We look at a page of the often forgotten Liaison Aircraft of the Luftwaffe in the first opening page, the one fellow in the middle of the circle’s face is priceless…

A look at a few of the only 385 close-Support Fw 190F-8 Aircraft from II./SG 2, in  1945 show close up pictures of the pilots and crew of this very popular but not often caught in film bird.

In the next section “Bombers” we look at the Heinkel He 177 Greif ("griffin") four-engined, long-range heavy bomber of the not often documented I./KG 50 in Brandenburg. The pictures, mostly of the noose of the aircraft are interesting and the text illuminates a lot more about this bomber which I thought was quite potent before I found out from the text why it was called the “Reich Cigarette Lighter” amongst other things. There are six pages of text and pictures, many showing the workmen servicing these bombers close up and even a propaganda cameraman shooting a flying sequence -  while the plane was on the ground!

Another cool airframe, the Hs 129 is featured next in “Personal Emblems.” This section is an addendum to the Hs 129 from no#22 Edition of Luftwaffe im Focus (LIF) which featured this aircraft only briefly and in a blurry picture. The mail sent to the LIF team almost straight after issue 22 enabled them to give us a lot more about the correct colours of the aircraft as well as insight to the pilots and the fact that it flew at Kursk.

LIF editors also employed one of the best in the business Claes Sundin to do the two colour profiles in this book – nice!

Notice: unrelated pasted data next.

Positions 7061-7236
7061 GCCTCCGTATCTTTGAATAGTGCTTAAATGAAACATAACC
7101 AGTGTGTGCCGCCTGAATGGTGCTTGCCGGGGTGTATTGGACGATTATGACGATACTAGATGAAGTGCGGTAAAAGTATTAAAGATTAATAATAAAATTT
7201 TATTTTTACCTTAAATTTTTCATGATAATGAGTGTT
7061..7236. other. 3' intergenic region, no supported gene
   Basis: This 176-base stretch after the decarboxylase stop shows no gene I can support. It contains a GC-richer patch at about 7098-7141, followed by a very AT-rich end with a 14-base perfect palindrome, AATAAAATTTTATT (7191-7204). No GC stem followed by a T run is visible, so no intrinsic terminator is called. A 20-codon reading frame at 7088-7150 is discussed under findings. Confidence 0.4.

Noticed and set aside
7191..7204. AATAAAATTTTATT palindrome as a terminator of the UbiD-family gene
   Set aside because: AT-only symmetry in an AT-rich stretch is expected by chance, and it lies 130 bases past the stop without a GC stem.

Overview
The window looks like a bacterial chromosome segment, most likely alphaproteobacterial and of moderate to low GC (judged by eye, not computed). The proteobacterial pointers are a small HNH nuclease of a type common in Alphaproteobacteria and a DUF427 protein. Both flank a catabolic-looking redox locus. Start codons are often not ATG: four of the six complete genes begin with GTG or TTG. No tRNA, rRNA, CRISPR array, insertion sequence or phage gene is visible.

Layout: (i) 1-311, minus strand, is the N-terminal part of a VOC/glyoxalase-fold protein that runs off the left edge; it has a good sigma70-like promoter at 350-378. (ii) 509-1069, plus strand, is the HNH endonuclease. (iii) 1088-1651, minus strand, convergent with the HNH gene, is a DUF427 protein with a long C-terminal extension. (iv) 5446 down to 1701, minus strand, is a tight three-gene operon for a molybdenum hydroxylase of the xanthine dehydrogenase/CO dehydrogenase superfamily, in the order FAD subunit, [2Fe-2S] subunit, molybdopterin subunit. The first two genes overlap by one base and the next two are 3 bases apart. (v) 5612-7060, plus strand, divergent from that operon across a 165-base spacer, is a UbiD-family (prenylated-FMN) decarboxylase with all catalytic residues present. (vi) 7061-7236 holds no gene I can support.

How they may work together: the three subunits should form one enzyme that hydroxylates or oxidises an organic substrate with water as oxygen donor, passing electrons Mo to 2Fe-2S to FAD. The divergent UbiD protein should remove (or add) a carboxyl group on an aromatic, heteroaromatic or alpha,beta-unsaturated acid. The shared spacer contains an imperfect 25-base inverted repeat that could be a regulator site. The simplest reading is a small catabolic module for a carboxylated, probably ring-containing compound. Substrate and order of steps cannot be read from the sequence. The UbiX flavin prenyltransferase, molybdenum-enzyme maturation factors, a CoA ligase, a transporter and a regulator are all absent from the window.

We look at more aircraft – especially the tail again as the book examines this emblem on the tail of a He111 the 14th (ice) / KG 55 with a close up of an observer in the squadron that also shows the detail of the emblem on the rudder.

One of the other sections that always bring these books to lie is the Colour Photos. Rare but so rewarding, this six-page part of the book features six pictures and a map showing the not often seen in full colour Zellhausen airfield of the Luftwaffe in May/ June 1940.

Almost too pretty in the neatness of the scenes, these airfield shots show not only the bombers on the tarmac but the grass and the buildings (some camouflaged as civilian houses) that look incredibly neat and orderly. The pictures make the scenes almost look like a model scene they are so neat. Great pictures that being these scenes to life with the addition of colour.

Aircraft in Focus: Before - fate of a training machine JG 105 shows a two seat trainer aircraft of JG105 (Yellow 68) after its pilot forgot to extend the landing gear before attempting to land. The aftermath of the belly landing looks like a costly lesson. These pages include not only the log book entry but also the second of the excellent profiles (of yellow 68) by Mr Sundin.